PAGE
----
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On March 21st, 2012, U.S. Republican presidential candidate Mitt Romney’s campaign adviser Eric Fehrnstrom appeared on CNN’s Starting Point with Soledad O’Brien to discuss the roadmap of his election campaign. When asked if the primary season was pushing Romney too far to the right, Ferhnstrom was quoted as saying:
“Well, I think you hit a reset button for the fall campaign. Everything changes. It’s almost like an Etch A Sketch. You can kind of shake it up and restart all over again.”
News Media Coverage
The quote rapidly made its rounds in the news and political blogosphere, including the New York Times, Washington Post, TIME Magazine and The Atlantic. The Huffington Post featured a special headline with an Etch-a-sketch drawing of Mitt Romney. The media coverage of Fernstrom’s quote added fuel to the growing criticisms by Romney’s detractors that his policy platform is designed to win the presidential nomination, rather than based on his fundamental beliefs.
Just hours after the CNN broadcast, Rick Santorum’s campaign deputy communications director Matt Beynon tweeted a photo of Rick Santorum playing with an Etch A Sketch. Later that day, CBS reporter Rebecca Kaplan tweeted that Santorum’s campaign spokeswoman Alice Stewart was handing out mini Etch-A-Sketch boards outside a Romney campaign event.
Both Rick Santorum and Newt Gingrich were reportedly seen on campaign trails with the toy on the same day. On the following day, Ron Paul’s campaign team released a video featuring Fernhstrom’s quote as well as both Santorum and Gingrich saying “Etch-a-sketch.”
Democratic National Committee also responded to Fernhstrom’s gaffe with a whimsical video highlighting Ferhnstrom’s “Etch-a-sketch.” American Bridge PAC released a similar video combining the footage of the CNN segment and Mitt Romney’s soundbites. Political humor site Gotcha Media also published a mashup video combining various soundbites from Romney’s public speeches and footage from a vintage Etch-a-sketch commercial.
On Social Networks
Meanwhile on Twitter, the parody account @MittsEtch-A-Sketch was launched shortly after, mocking Fernhstrom’s gaffe and Romney’s campaign.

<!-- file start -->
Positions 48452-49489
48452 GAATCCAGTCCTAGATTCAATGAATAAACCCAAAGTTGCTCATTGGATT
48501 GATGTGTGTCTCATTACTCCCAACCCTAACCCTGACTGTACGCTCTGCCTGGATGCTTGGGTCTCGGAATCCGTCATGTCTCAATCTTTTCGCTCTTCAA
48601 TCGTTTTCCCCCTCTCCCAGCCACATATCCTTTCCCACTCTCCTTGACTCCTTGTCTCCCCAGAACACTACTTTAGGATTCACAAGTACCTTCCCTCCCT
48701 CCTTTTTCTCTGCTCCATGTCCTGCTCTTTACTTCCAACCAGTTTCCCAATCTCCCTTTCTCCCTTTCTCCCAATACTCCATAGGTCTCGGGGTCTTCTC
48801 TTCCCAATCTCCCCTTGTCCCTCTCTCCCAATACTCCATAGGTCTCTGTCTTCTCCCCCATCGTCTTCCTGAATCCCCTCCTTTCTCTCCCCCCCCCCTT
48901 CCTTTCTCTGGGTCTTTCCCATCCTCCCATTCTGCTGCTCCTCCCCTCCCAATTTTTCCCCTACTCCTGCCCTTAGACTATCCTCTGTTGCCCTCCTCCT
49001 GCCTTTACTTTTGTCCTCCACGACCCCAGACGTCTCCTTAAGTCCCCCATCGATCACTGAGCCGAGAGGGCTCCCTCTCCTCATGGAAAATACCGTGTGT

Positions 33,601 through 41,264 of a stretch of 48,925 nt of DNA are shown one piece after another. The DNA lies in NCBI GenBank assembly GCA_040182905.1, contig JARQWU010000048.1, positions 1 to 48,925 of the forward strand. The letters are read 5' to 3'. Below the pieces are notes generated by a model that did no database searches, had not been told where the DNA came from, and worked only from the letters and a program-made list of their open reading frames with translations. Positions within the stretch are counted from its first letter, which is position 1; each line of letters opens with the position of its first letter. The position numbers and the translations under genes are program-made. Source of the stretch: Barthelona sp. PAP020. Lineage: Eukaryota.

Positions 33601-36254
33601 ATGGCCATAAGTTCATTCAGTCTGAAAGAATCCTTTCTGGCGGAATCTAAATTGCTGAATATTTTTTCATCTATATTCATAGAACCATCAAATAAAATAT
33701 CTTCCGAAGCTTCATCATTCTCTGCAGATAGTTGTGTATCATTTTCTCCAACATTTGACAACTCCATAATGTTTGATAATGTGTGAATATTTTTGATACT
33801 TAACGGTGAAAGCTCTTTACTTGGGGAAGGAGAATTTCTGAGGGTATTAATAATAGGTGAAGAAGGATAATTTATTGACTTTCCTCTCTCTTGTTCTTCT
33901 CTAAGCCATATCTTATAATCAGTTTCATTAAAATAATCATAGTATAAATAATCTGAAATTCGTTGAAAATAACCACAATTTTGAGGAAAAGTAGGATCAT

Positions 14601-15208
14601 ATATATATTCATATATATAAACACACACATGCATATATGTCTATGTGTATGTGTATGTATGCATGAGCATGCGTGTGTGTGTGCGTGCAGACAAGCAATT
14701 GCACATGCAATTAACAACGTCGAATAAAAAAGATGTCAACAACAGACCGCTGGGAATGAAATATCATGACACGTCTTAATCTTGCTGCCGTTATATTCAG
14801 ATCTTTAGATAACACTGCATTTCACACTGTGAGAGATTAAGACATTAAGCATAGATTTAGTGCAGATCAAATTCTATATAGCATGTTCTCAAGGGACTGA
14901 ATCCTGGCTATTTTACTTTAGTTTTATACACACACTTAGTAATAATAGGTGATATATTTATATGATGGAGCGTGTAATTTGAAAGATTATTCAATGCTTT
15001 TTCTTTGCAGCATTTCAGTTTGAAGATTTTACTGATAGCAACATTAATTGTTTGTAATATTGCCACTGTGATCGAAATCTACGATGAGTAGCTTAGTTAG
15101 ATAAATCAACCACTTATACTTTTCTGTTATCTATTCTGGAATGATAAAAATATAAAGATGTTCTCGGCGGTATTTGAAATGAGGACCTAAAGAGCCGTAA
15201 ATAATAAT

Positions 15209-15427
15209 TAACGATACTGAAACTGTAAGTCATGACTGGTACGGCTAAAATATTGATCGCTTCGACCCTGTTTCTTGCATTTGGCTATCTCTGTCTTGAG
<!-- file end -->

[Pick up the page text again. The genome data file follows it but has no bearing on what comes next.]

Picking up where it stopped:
On Flickr, user Princess Etch-a-sketch also responded to the sudden spike in online interest by posting real Etch-a-sketch drawings of Mitt Romney, Newt Gingrich and Rick Santorum.
Etch-a-sketch Mitt Romney
On March 23rd, the single serving site “Etch A Sketch Mitt Romney" was launched which featured a photo of an Etch-A-Sketch board that cycled through contradictory quotes attributed to the former governor of Massachusetts.
Etch-A-Sketch Company’s Response
The following day, the Wall Street Journal published an article titled “Etch-A-Sketch Stock Soars! Thank You Mitt Romney” which reported that share prices had doubled for the Etch A Sketch manufacturers Ohio Art Co. after the Fehrnstrom gaffe. In response to the unexpected media coverage, an Etch-a-Sketch spokeswoman released a pun-filled statement.
Happy to see Etch A Sketch, an American classic toy, is DRAWING attention with political candidates as a cultural icon and important piece of our society. A profound toy, highly recognized and loved by all, is now SHAKING up the national debate.
On March 30th, Ohio Arts Co. announced the launch of an ad campaign titled “Shake it Up, America” in an effort to take advantage of its buzzword status. The ads, which mildly poke fun at politics and election seasons while maintaining its neutrality, will appear on the company’s social media outlets including Facebook and Twitter.